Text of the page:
In the world of entrepreneurs, it’s often said there are two types: missionaries and mercenaries. The missionary entrepreneur is focused on the passion, the why of what they do. The mercenary may be young, hungry and relentlessly driven but missing the larger goal that is pushing for the greater purpose or good.
Young and pushed by a passion for bikes, people and the why of what he’s doing, Zach Edwards makes his home in Boulder, Colorado where he owns and manages Boulder Grupetto, a professional cycling service center for discerning riders. He shares his thoughts on what motivates him to get it right every day.
Bikes are pretty awesome and whether it's someone who is racing or just commuting to work for me it always feels good to help someone achieve that lifestyle by getting their bike rolling for them when they need it to. The challenges involved with starting a business aren’t uncommon: making enough money to keep things afloat, the amount of paperwork and logistics that need attention. But the actual focus: fixing bikes—that’s the fun and satisfying part for me.
In terms of being a bike mechanic there are a few people who really helped shape me along the way. My parents taught me to have a strong work ethic and be proud of what you do. My dad and I spent time hanging in the garage and helped me hone my mechanical skills.
At 15 I was a teenage bike racer punk and began working in a local shop to help fund my racing. I began with new townies and cheap hybrids—I was an apprentice. The path to honing my craft began with assembling bikes, having shop staff observe my work and tell me what I did incorrectly. They’d walk through the steps and then they’d have me leave the room while they created more problems on the bike for me to solve over and over until perfection. I did that all summer long for the first couple years there before I was allowed to do any real bike repairs on customers bikes. That helped set things up for each step of where I've been from a bike builder, to mechanic, to service manager, to now owning my own service studio, Boulder Grupetto.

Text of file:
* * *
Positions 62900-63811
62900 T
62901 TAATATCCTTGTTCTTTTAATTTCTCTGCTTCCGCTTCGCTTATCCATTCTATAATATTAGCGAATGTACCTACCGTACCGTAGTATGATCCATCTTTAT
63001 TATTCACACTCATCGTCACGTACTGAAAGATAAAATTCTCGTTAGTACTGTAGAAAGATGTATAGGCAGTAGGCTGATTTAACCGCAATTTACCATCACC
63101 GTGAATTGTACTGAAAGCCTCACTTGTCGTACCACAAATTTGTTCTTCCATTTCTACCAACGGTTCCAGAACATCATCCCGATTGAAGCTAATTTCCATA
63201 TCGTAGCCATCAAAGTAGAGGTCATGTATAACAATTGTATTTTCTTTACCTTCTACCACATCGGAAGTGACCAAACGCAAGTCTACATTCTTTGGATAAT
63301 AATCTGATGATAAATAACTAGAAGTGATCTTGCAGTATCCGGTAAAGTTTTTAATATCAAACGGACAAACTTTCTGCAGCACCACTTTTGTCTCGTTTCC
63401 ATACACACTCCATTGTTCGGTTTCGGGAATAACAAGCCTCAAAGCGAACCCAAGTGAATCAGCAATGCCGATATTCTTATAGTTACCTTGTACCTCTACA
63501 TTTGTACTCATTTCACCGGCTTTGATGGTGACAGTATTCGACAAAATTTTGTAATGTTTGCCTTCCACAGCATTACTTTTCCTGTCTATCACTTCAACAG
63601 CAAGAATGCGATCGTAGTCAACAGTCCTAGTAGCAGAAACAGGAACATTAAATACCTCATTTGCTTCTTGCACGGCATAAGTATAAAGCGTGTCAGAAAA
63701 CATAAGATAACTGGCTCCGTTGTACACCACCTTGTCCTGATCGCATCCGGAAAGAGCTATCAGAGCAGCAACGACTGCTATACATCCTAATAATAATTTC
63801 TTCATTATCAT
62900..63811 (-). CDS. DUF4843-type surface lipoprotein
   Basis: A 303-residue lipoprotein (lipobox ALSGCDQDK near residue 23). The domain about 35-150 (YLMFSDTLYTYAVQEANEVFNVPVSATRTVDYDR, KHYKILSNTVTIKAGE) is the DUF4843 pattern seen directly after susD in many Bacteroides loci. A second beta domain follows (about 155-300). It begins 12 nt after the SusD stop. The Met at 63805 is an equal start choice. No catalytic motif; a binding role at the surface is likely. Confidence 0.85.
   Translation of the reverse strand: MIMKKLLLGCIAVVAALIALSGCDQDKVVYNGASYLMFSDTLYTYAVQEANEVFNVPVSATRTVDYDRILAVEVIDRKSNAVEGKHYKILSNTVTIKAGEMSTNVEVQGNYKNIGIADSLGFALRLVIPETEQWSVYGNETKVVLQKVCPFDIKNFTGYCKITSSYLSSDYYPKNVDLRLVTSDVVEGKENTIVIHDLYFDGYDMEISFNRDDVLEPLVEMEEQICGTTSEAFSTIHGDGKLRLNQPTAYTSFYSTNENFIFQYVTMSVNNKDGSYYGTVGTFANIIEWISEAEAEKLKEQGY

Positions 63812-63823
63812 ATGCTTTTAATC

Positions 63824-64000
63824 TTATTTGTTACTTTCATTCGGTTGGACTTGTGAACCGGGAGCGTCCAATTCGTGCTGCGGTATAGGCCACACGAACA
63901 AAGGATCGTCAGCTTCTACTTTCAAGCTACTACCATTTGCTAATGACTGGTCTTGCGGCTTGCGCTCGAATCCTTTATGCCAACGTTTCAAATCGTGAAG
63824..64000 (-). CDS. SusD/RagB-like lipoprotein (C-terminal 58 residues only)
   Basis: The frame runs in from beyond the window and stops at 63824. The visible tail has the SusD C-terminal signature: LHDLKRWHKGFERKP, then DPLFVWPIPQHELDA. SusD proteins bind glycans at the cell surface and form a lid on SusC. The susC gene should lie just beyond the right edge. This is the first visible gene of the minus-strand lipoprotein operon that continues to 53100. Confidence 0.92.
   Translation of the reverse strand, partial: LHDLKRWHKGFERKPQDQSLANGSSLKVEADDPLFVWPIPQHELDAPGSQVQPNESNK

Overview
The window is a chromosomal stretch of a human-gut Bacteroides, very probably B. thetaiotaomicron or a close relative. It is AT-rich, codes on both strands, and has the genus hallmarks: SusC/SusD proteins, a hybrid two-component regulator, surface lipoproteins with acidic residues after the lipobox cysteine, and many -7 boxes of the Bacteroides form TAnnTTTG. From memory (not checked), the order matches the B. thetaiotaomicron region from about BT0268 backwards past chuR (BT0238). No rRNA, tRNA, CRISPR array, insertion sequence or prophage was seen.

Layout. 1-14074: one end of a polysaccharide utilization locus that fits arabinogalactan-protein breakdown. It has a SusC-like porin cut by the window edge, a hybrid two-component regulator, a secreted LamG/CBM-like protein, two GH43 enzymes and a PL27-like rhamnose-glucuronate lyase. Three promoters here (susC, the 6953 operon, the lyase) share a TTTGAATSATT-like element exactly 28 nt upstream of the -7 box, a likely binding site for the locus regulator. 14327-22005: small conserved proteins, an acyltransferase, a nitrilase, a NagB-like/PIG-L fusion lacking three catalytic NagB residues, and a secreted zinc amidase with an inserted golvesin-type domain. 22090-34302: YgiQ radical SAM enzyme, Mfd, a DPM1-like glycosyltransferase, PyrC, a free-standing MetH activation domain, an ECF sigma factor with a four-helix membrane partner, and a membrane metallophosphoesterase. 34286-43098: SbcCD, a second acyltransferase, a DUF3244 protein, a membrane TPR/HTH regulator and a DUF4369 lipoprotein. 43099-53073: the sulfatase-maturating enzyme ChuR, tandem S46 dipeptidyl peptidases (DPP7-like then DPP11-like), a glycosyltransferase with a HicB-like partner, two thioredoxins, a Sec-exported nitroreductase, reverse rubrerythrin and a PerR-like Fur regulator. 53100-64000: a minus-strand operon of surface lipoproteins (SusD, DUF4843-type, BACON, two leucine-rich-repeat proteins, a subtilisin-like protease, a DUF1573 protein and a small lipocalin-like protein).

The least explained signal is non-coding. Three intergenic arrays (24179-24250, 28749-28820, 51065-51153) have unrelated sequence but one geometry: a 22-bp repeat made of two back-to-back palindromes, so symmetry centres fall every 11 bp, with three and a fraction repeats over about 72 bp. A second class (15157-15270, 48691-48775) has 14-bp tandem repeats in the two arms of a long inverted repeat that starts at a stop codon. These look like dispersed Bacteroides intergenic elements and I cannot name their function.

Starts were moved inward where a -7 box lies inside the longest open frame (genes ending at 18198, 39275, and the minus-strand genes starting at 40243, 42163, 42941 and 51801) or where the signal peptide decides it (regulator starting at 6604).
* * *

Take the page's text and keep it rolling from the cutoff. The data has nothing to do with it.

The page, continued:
There are a few stand out people who I've met working on bikes, particularly my girlfriend. She came into the shop needing a crankset installed on her bike before she left for the Giro. No other shop in town gave her the time of day as she needed it done quickly. That was that and then she came back to town a year later and stopped in the shop because she "needed to buy co2" and the rest is history as they say.
I also fixed Peter Sagan's bike a few years ago, kind of a funny story. I saw some dude walking down the sidewalk in full Cannondale kit pushing his bike and just thought to myself who on earth does this poseur think he is, then he walks in and it was actually Sagan— oops.
Earlier on in my career, I put more emphasis on working rather than enjoying the process. It got to the point of me being so burned out that I began to hate bikes and the thought of riding them sounded awful. I was just a grumpy and terrible person to be around. Since then I have made changes to keep balance in my life; I’m happier, I've learned the need for a healthy balance of work and fun.
As most cyclists can relate, the bike should be a way to escape and get outside in the fresh air and let stresses disappear for a bit. I also learned that if there are issues then make the needed changes rather than letting it go on and get worse. Now I'm much happier, enjoy work, and riding bikes as much as ever again.
My perfect day on a bike would for sure be here in Boulder. Ideally it would be summer and sunny but not too hot, if it is hot that's why we're climbing and escaping to cooler altitudes. The ride itself would be somewhere between 4 and 5 hours, actual distance is irrelevant when riding in the mountains. We would probably be climbing something around 8000ft or so of elevation, the ride would start on pavement but most climbs around here eventually turn to dirt but that's where all the good stuff is.
If she wasn't off racing, I would be riding with my girlfriend Ruth trying not to get dropped. If she was away I have a pretty solid group of friends that all like to ride fast but still keep it super fun. Favorite ride in Boulder would be up Flagstaff, down and around Gross Reservoir, up Twin Spruce/Gap road, then Peak to Peak highway until you get tired then descend back to town.